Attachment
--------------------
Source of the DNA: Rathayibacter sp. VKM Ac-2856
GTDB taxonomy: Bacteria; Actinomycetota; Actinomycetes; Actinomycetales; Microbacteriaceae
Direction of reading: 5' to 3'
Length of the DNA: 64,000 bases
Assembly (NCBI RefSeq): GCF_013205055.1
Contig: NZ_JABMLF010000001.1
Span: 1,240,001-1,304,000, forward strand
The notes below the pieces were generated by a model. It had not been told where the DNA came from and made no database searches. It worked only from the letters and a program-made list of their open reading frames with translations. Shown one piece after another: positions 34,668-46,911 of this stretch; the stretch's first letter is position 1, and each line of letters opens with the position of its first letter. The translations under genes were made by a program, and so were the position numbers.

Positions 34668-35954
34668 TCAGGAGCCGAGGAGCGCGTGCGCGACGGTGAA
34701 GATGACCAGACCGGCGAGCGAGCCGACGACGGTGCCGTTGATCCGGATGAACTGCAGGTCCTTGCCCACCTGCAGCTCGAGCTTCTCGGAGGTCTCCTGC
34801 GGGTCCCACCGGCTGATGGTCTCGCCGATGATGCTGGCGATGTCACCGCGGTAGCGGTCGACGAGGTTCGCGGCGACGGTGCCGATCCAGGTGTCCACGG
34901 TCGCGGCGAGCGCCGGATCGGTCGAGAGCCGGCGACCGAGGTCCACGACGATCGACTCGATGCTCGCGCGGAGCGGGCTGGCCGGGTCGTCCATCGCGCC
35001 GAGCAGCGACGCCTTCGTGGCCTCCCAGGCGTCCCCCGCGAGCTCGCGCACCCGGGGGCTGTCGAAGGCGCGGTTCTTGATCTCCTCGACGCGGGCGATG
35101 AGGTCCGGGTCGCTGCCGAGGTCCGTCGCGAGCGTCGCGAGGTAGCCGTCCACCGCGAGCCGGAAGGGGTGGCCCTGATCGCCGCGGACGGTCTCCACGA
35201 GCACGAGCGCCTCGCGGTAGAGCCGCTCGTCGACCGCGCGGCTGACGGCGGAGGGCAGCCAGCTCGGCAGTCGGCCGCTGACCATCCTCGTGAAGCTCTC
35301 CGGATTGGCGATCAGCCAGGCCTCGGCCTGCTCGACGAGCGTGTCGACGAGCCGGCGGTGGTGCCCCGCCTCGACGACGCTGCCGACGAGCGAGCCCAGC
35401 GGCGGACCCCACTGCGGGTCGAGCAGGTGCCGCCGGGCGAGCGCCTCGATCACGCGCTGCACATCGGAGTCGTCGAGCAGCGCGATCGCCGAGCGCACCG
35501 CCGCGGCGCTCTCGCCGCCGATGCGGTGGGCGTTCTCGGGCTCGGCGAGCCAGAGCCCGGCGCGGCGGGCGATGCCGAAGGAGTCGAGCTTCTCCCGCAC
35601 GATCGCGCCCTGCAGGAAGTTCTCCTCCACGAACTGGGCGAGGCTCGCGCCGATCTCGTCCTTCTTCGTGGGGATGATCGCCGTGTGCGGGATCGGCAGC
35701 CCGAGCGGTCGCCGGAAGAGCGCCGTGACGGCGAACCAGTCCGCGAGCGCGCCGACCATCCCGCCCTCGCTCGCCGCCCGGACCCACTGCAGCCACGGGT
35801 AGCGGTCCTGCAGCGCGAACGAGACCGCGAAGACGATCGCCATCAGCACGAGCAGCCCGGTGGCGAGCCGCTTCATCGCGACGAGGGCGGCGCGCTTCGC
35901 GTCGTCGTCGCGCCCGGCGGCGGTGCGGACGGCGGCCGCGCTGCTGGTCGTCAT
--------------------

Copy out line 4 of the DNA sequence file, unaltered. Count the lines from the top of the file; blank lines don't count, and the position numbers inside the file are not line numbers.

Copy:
Length of the DNA: 64,000 bases